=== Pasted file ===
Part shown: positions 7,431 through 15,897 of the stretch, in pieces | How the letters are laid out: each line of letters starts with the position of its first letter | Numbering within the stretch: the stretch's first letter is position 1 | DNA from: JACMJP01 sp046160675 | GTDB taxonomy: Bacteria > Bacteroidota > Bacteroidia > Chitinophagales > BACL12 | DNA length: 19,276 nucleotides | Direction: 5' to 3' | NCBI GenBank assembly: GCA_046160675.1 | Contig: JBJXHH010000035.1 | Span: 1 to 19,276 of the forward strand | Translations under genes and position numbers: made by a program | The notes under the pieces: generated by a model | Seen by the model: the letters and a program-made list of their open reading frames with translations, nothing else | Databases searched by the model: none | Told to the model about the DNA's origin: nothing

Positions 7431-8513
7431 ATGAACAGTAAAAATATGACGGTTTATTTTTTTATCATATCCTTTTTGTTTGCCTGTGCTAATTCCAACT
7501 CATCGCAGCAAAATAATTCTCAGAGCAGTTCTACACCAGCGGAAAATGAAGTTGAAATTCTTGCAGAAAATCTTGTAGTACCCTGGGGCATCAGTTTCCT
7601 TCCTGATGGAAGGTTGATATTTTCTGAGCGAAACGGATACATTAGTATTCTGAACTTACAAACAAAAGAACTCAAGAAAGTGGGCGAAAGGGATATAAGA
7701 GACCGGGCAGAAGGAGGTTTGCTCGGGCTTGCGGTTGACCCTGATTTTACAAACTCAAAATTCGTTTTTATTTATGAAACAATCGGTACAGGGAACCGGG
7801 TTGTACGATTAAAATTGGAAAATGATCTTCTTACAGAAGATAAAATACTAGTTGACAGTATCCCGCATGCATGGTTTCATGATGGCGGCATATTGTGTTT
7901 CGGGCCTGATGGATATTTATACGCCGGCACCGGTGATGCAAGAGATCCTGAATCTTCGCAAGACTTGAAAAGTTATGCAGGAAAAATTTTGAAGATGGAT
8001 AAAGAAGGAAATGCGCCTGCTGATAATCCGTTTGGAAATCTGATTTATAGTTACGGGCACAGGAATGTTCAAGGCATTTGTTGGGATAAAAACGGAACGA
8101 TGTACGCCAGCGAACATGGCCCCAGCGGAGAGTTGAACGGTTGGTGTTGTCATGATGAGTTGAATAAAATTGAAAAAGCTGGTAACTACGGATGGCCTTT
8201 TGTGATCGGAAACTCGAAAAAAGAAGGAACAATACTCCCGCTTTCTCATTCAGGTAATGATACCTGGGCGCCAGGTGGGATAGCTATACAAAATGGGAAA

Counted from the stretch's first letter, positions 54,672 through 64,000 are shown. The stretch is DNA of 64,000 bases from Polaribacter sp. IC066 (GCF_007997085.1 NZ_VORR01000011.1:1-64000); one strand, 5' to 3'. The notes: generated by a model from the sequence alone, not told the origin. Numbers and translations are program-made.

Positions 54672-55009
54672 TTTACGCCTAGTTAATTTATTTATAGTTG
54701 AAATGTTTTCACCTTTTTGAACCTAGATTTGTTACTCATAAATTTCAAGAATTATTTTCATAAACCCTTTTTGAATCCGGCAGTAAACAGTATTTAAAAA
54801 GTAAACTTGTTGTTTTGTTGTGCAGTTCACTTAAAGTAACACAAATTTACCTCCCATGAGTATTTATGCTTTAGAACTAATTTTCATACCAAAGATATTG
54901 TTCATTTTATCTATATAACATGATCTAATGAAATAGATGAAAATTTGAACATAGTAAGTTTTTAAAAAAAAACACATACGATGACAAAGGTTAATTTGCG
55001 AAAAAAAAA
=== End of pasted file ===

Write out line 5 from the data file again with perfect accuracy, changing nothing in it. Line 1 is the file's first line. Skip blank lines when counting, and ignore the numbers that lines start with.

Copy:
7601 TCCTGATGGAAGGTTGATATTTTCTGAGCGAAACGGATACATTAGTATTCTGAACTTACAAACAAAAGAACTCAAGAAAGTGGGCGAAAGGGATATAAGA